In William Wilberforce’s campaign to end slavery during the 1700’s-1800’s, the use of drawings, diagrams, and models became influential tools for exposing the dehumanization experienced by thousands of souls who were cruelly transported as cargo across the Atlantic ocean. Among the most powerful illustrations was a diagram created by English abolitionist Thomas Clarkson. Clarkson’s accurate depiction of the slave ship Brookes provided insight into the horrific conditions faced by slaves who were packed into overcrowded chambers and forced to lie in their own feces and vomit for months on end. This effective use of imagery shocked a nation into action and paved the way for the abolition of slavery.1
Today, Thomas Clarkson is not remembered as readily as Wilberforce, but his influence on the English abolition movement is undeniable. Poet Samuel Taylor-Coleridge affirmed Clarkson’s important place in history by referring to him as “the moral steam engine of his age.”2 Clarkson’s tireless efforts for justice and his use of print media added fuel to the campaign and demonstrated the unparalleled effectiveness of images in eradicating ambivalence and reshaping perceptions.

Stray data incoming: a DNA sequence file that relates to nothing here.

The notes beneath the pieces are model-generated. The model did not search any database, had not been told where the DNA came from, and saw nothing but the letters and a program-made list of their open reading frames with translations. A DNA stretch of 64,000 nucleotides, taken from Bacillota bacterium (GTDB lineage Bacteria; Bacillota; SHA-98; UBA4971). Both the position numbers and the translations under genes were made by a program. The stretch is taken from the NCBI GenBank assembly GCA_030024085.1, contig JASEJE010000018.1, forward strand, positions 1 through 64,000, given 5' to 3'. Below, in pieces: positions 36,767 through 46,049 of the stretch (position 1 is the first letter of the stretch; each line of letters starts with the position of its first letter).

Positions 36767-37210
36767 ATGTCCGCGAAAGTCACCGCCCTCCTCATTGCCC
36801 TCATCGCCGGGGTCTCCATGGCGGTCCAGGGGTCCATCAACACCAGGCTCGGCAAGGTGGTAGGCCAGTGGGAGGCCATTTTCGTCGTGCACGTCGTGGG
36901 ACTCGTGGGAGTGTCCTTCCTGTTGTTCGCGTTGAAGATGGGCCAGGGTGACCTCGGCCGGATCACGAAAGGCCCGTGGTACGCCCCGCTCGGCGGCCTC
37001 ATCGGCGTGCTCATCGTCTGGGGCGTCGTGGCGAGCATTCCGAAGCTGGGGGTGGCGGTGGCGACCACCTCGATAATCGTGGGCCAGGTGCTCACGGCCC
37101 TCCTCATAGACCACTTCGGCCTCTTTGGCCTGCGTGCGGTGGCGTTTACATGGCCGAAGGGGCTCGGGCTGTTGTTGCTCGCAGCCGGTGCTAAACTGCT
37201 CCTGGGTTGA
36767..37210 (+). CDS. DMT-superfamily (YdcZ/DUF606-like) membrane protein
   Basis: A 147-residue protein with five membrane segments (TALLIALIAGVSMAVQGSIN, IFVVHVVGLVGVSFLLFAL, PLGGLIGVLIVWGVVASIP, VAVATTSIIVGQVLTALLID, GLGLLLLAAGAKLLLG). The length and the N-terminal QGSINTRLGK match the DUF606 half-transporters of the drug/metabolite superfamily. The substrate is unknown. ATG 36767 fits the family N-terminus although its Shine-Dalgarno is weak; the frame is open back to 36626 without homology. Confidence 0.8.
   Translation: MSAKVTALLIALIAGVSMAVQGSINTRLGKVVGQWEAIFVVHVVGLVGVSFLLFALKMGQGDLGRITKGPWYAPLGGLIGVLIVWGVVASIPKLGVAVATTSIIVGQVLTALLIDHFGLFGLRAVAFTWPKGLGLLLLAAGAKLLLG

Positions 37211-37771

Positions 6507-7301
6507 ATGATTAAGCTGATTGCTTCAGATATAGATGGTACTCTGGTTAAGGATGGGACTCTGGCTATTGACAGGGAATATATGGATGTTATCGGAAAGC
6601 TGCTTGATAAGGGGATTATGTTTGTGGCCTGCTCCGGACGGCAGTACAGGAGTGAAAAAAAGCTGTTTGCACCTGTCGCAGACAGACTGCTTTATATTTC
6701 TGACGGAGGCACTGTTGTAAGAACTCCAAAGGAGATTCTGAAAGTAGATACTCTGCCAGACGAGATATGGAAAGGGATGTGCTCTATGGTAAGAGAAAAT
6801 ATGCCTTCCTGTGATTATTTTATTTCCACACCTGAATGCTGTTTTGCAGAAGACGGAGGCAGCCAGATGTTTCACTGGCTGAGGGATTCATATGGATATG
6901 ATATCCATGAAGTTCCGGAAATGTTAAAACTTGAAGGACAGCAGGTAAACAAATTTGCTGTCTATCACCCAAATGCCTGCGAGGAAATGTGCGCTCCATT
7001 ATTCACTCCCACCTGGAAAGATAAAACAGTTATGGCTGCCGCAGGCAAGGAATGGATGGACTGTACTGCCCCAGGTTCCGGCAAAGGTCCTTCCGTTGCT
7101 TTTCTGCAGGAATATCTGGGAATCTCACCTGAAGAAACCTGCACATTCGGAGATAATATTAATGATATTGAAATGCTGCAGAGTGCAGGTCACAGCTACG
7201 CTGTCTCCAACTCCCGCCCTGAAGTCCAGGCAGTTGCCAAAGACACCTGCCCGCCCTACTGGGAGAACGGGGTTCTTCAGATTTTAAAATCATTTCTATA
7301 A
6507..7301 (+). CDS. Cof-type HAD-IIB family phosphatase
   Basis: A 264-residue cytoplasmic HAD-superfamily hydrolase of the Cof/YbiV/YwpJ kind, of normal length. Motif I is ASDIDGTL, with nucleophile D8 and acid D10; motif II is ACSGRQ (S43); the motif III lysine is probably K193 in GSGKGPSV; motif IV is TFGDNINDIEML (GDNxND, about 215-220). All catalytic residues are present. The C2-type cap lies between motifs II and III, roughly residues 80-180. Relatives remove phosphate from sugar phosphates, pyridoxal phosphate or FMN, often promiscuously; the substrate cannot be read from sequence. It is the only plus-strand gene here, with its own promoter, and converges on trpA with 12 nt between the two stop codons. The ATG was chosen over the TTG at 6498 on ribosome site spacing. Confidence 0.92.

Exodus Cry also believes in the power of the media in influencing public sentiment and spurring social change. And we are committed to sharing real stories about the atrocities of human trafficking. It is our hope that these stories will inspire people to join us in our quest to set the captives free. Please consider supporting our mission with a donation. Your gift will help to fund our efforts to eradicate modern day slavery.
- 1J.J. Gould, “Slavery’s Global Comeback,” The Atlantic, December 19, 2012, http://www.theatlantic.com/international/archive/2012/12/slaverys-global-comeback/266354/
- 2“Thomas Clarkson, Campaigner and Genuine British Hero,” Anti-Slavery International, Summer 2010, http://www.antislavery.org/includes/documents/cm_docs/2012/8/8_summer_2010_history.pdf